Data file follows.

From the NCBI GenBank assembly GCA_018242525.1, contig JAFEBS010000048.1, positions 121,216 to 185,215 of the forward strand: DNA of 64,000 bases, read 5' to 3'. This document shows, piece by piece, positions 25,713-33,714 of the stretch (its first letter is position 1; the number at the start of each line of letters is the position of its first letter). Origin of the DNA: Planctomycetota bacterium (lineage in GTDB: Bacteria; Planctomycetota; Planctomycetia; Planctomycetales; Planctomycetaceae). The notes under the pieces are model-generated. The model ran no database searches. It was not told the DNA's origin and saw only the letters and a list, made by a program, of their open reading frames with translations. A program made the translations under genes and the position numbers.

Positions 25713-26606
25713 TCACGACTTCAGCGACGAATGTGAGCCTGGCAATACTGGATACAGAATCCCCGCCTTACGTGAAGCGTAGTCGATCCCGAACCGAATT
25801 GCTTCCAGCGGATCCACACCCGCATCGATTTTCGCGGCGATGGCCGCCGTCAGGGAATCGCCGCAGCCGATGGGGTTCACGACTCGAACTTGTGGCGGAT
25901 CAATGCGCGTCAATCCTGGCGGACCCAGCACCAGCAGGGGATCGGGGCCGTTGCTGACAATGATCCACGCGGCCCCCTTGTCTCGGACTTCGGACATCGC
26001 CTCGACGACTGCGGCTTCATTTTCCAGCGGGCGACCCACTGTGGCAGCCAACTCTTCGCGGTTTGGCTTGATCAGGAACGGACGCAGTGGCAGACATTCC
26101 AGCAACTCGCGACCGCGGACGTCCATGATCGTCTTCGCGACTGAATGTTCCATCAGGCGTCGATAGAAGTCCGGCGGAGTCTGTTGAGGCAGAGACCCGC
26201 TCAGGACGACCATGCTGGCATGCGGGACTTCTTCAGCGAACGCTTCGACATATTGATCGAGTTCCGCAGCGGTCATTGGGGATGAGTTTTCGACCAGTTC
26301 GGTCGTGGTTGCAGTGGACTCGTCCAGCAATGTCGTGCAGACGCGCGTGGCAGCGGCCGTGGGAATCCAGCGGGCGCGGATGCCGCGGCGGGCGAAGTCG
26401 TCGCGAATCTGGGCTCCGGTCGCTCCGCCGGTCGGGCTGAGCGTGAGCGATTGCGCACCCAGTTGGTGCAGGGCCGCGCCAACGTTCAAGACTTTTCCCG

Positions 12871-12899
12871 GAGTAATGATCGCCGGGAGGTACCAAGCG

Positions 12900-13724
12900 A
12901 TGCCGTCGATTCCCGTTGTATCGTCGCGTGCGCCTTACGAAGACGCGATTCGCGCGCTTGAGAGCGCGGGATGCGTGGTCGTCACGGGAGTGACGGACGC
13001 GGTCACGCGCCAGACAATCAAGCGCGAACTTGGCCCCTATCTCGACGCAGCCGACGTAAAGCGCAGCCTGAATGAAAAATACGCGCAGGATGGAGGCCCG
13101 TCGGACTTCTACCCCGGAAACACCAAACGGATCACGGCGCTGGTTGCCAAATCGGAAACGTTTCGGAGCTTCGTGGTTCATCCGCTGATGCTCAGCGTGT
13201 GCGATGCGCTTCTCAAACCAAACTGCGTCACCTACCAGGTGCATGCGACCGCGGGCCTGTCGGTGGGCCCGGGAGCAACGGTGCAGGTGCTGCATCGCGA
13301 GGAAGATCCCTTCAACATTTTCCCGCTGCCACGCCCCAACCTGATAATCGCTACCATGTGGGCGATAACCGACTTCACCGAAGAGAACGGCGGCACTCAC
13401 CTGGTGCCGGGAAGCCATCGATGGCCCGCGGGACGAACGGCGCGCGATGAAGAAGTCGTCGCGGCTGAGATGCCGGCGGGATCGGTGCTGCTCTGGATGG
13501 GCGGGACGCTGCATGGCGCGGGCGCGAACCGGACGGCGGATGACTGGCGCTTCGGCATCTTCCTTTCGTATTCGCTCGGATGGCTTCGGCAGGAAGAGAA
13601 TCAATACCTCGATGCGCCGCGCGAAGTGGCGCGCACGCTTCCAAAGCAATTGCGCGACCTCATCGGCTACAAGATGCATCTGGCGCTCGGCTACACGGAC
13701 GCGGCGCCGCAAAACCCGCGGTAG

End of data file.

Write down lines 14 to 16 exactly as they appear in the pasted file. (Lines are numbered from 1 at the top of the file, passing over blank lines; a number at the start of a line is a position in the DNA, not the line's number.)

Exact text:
12900 A
12901 TGCCGTCGATTCCCGTTGTATCGTCGCGTGCGCCTTACGAAGACGCGATTCGCGCGCTTGAGAGCGCGGGATGCGTGGTCGTCACGGGAGTGACGGACGC
13001 GGTCACGCGCCAGACAATCAAGCGCGAACTTGGCCCCTATCTCGACGCAGCCGACGTAAAGCGCAGCCTGAATGAAAAATACGCGCAGGATGGAGGCCCG